Buprenorphine with, or without, Naloxone for Pregnant Women?Ã¢ÂÂReview of Current Evidence and Practice in MassachusettsMartin Krsak1-3*, Paul Trowbridge4, Nancy Regan2 and Kenneth I Freedman1,3
- *Corresponding Author:
- Martin Krsak
Lemuel Shattuck Hospital, Jamaica Plain
E-mail: [email protected]
Received date: June 09, 2017; Accepted date: June 20, 2017; Published date: June 24, 2017
Citation: Krsak M, Trowbridge P, Regan N, Freedman KI (2017) Buprenorphine with, or without, Naloxone for Pregnant Women?–Review of Current Evidence and Practice in Massachusetts. J Alcohol Drug Depend 5:269. doi: 10.4172/2329-6488.1000269
Copyright: © 2017 Krsak M, et al. This is an open-access article distributed under the terms of the Creative Commons Attribution License, which permits unrestricted use, distribution, and reproduction in any medium, provided the original author and source are credited.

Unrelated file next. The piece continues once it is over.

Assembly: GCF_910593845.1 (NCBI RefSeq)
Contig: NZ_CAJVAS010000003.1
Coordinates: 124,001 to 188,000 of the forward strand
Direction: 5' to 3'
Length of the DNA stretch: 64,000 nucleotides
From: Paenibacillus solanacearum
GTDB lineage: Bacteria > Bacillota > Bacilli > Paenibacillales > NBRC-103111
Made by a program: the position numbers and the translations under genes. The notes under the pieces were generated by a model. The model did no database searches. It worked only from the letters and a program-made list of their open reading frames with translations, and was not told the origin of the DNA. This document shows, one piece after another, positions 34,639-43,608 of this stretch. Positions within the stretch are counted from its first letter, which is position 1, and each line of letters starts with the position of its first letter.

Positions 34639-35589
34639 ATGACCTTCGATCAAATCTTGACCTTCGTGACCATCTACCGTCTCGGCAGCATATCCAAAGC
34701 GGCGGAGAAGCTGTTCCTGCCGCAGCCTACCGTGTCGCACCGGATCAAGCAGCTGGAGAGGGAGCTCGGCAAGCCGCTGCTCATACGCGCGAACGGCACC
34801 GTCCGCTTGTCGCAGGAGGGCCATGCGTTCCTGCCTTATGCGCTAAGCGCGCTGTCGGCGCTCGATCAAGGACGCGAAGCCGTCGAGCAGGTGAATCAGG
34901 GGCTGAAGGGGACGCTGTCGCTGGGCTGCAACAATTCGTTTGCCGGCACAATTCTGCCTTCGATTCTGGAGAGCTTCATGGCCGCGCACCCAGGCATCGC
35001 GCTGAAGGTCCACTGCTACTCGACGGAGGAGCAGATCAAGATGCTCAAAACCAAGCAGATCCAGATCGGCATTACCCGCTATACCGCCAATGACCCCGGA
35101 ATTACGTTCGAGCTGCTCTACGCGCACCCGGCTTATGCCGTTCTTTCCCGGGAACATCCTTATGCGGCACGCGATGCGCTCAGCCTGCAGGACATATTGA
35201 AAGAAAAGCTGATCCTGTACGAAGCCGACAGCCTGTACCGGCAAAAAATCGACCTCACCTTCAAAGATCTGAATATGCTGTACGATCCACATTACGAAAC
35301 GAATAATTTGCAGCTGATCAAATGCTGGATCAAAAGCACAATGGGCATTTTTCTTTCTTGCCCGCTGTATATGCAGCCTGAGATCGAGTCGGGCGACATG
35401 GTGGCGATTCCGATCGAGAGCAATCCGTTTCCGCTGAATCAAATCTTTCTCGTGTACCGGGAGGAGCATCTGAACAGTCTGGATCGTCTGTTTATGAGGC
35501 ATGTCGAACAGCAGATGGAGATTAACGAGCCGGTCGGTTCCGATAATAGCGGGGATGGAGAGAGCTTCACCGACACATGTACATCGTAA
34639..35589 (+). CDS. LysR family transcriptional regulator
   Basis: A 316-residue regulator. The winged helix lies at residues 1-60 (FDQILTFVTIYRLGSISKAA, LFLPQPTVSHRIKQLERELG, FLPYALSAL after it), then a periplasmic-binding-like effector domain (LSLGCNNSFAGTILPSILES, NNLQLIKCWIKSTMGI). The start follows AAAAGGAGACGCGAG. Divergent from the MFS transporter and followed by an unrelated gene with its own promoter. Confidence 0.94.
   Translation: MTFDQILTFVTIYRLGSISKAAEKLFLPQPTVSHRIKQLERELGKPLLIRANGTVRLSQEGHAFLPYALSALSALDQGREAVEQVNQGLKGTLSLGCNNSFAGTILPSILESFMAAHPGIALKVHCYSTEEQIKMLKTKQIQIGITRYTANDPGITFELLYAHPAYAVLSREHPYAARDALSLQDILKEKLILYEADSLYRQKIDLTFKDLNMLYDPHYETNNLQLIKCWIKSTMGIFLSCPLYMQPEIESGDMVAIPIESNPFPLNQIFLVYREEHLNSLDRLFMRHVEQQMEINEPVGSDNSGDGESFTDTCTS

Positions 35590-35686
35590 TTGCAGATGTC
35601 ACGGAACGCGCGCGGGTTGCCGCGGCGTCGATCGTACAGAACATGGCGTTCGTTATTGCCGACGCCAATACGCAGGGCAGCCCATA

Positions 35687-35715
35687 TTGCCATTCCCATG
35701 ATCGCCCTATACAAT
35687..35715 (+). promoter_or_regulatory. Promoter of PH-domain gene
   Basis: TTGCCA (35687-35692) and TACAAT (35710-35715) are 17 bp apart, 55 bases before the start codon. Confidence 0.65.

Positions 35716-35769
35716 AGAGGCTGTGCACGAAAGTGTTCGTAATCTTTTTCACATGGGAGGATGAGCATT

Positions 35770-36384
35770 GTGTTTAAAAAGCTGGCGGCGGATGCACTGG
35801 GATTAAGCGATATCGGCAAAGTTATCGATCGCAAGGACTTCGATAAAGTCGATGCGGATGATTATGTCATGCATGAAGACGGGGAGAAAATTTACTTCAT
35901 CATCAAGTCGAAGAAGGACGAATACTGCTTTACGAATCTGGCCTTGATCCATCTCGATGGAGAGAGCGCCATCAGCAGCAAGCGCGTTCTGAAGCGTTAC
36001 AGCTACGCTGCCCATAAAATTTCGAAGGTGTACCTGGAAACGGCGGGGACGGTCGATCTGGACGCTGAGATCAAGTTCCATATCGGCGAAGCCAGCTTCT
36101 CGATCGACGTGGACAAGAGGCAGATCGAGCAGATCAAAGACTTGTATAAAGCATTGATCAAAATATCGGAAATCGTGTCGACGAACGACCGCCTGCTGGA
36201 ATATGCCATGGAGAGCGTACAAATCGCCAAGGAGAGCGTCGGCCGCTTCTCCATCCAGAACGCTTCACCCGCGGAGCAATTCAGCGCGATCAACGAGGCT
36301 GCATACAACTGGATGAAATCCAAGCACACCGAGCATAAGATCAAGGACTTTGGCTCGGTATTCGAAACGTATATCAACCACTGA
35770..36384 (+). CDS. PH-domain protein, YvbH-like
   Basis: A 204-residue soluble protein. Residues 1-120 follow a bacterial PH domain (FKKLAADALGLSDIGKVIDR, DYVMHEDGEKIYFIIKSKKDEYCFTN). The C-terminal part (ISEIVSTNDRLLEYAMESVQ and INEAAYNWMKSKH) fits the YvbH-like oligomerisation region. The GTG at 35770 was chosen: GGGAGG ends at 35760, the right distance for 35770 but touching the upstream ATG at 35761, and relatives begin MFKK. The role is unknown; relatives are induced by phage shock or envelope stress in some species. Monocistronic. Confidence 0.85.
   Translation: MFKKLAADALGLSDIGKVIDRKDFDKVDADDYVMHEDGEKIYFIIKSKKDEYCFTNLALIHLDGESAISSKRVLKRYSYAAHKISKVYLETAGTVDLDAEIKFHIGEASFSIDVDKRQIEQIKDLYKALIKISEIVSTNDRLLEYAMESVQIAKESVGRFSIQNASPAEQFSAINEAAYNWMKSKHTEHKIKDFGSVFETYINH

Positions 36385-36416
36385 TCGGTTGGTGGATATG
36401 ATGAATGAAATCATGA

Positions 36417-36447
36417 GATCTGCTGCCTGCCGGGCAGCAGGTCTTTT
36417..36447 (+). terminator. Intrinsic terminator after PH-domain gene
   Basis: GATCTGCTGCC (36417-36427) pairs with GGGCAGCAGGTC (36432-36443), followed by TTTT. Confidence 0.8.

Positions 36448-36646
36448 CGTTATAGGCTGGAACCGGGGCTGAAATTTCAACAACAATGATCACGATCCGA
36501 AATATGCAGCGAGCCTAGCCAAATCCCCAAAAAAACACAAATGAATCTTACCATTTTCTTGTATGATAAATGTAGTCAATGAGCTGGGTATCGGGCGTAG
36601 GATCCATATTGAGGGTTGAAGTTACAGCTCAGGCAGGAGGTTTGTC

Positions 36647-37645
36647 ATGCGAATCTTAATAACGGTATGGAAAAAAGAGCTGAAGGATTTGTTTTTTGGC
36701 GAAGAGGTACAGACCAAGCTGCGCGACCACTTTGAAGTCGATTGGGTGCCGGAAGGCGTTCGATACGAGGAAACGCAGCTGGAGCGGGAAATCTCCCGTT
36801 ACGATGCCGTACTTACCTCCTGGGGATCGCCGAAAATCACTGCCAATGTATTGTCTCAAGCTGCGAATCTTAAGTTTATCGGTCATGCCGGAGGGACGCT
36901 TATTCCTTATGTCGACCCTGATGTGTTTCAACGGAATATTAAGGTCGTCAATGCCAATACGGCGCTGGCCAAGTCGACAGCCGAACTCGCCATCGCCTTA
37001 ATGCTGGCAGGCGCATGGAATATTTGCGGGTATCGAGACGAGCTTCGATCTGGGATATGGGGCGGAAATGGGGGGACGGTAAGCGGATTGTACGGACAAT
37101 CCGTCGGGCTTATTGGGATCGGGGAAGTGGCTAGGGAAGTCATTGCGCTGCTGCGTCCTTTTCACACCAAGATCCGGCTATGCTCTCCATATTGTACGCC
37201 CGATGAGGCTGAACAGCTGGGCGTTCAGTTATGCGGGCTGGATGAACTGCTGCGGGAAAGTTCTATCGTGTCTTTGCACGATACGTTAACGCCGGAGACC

Opioid use disorder has reached the level of an epidemic. Potential complications of unsafe injections, lifestyle, overdose and withdrawal are particularly concerning in pregnant women as the risk therein extends also to the foetus. The main medications in treatment of opioid use disorder are methadone, naltrexone and buprenorphine products. Naloxone (pregnancy class: B) was carefully selected to be a part of Suboxone® in 4:1 ratio to buprenorphine (pregnancy class: C) as a deterrent for intravenous use. Naloxone's bioavailability, delivered sublingually, is minimal (<10%) yet there is a theoretical concern that a potential precipitated withdrawal could incite premature labor and fetal demise. For this reason, it is recommended that buprenorphine be used alone in this setting. However, a limited amount of data exists, showing relative safety of this combination in pregnant women when compared to other alternatives. Furthermore, current evidence in non-pregnant individuals shows that the risk of withdrawal due to naloxone is in most instances insignificant. The merit of adding naloxone as a disincentive for injecting opioids has been debated, yet the significance of preventing maternal and fetal exposures to the risk of blood stream infections, sepsis, blood-borne pathogens, bleeding and other complications is clear and warrants focused consideration. In Massachusetts, the state health insurer requires prior authorization for all forms of buprenorphine other than buprenorphine/naloxone combination films, which further complicates access to care specifically in pregnancy. Waiting periods and treatment interruptions rather than naloxone are thus much more likely to cause adverse outcomes in this population.